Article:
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The murder of my friend Giulio Regeni is an attack on academic freedom

We are grieving – but above all, we are furious about the manner of his death.

The body of Giulio Regeni was discovered in a ditch in Cairo on February 2, showing evidence of torture, and a slow and horrific death. Giulio was studying for a PhD at the University of Cambridge, and was carrying out research on the formation of independent trade unions in post-Mubarak Egypt. There is little doubt that his work would have been extremely important in his field, and he had a career ahead of him as an important scholar of the region.

Giulio, originally from Fiumicello in north-east Italy, had a strong international background and outlook. As a teenager, he won a scholarship that allowed him to spend two formative years studying at the United World College in New Mexico. He was especially passionate about Egypt. Before beginning his doctoral research, he spent time in Cairo working for the United Nations Industrial Development Organisation (UNIDO). At the age of 28, he stood out with his big hopes and dreams, and he was committed to pursuing a career that would allow him to make an impact on the world, which is a poorer place for his passing.

Those of us who worked and spent time with him are grieving – but above all, we are furious about the manner of his death. While murder and torture are inherently of concern, Giulio’s case also has much broader implications for higher education in the UK and beyond.

Giuli Regeni. Image: provided by the author.

British universities have long fostered an outward-looking and international perspective. This has been evident in the consistent strength of area studies since the middle of the 20th century. The fact that academics from British universities have produced cutting-edge research on so many areas of the world is an important factor in the impact and esteem that the higher education system there enjoys.

In order to carry out this research, generations of scholars have carried out fieldwork in other countries, often with authoritarian political systems or social unrest that made them dangerous places in which to study. I carried out such research in Peru in the 1990s, working there while the country was ruled by the authoritarian government of Alberto Fujimori.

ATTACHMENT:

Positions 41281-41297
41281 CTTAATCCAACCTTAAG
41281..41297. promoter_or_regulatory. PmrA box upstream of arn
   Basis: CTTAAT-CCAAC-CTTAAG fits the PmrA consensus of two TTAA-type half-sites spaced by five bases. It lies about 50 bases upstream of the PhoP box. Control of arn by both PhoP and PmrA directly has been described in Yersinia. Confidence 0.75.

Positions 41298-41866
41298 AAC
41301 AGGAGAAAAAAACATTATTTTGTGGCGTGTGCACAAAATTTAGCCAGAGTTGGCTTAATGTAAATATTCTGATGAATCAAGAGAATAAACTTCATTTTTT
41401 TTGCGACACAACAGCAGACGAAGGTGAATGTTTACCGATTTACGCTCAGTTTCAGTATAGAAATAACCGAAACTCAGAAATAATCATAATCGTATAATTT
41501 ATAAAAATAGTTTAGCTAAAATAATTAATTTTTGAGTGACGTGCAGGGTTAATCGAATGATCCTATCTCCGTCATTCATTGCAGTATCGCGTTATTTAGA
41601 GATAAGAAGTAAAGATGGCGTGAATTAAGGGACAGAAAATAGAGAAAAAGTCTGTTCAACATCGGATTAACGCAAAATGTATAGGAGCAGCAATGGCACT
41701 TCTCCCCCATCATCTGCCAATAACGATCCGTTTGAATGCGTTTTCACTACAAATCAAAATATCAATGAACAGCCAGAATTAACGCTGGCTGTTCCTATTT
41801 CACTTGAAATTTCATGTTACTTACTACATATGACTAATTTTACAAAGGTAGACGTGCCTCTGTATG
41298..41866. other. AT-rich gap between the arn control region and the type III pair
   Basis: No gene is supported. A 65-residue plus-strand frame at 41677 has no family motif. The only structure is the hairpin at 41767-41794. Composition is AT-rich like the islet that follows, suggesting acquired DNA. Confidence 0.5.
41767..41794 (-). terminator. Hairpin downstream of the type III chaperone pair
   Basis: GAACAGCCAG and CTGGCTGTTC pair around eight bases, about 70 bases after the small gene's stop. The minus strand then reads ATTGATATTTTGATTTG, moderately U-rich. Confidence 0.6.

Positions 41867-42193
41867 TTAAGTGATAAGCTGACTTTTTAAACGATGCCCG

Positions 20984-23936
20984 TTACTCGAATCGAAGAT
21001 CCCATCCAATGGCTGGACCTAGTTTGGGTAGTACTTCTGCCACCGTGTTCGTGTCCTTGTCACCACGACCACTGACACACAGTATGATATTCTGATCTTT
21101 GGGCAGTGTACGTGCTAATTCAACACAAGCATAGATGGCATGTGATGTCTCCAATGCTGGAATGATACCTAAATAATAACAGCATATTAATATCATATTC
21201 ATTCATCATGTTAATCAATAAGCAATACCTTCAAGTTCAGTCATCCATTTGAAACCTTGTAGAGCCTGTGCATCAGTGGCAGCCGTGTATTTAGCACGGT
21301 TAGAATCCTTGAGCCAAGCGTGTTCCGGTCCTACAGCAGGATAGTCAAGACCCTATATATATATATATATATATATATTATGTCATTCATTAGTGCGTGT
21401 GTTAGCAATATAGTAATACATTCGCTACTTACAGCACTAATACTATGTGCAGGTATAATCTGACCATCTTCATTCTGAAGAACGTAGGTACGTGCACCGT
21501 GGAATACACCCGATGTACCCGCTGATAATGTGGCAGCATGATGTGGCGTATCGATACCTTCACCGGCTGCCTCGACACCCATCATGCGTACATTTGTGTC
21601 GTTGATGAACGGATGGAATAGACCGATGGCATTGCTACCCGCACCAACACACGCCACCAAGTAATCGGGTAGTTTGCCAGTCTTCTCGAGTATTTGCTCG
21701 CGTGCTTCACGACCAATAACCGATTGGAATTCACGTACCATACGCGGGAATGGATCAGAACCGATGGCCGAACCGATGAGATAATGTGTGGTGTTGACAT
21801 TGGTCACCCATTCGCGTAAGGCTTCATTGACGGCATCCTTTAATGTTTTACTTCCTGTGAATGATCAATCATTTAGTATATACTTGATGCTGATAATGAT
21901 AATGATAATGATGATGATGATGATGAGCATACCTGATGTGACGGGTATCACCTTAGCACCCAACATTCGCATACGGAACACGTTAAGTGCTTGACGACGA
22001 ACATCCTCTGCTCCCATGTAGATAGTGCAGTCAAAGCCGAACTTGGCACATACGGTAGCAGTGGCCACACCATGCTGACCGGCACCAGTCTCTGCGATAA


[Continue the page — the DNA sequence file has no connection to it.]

Alongside this research tradition, universities are becoming increasingly international in their outlook and make up. Large numbers of international students attend the classes, and their presence is crucial for making campuses more vibrant and diverse.

Giulio’s murder is a clear and direct challenge to this culture, and it demands a response. If our scholars – especially our social scientists – are to continue producing research with an international perspective, they will need to carry out international fieldwork. By its nature, this will sometimes involve work on challenging issues in volatile and unstable countries.

Universities clearly have a duty of care to their students and staff. This is generally exercised through ethics committees, whose work means that much greater care is taken than in the past to ensure that risks are managed appropriately. However, there is the danger that overly zealous risk management could affect researchers’ ability to carry out their work, making some important and high-impact research simply impossible.

Time for action

We cannot protect against all risks, but no scholar should face the risk of extrajudicial violence from the authorities. If universities are to remain internationally focused and outward-looking, we must exercise our duty of care towards our students and colleagues when they are working in other countries.

But there are limits to what academic institutions can do on their own. It is vital that governments raise cases such as Giulio’s, and push strongly for full investigations and for those responsible to be held to account.

The Italian and Egyptian authorities have announced a joint investigation into what happened to Giulio, but the British government also has a responsibility to make representations to this effect. That would send the message that any abuse by authorities of students and researchers from British universities will not be tolerated.

A petition will be circulated to this effect, and Giulio’s friends and colleagues will be campaigning on the issue in the days and weeks ahead.

Giulio Regeni’s murder is a direct challenge to the academic freedom that is a pillar of our higher education system. He is only one of many scholars who have been arbitrarily detained, and often abused, in Egypt. As a scholarly community and as a society, we have a duty to strike to protect them and their colleagues who study in dangerous places the world over.

 

Neil Pyper is an Associate Head of School at Coventry University

This article was originally published on The Conversation. Read the original article.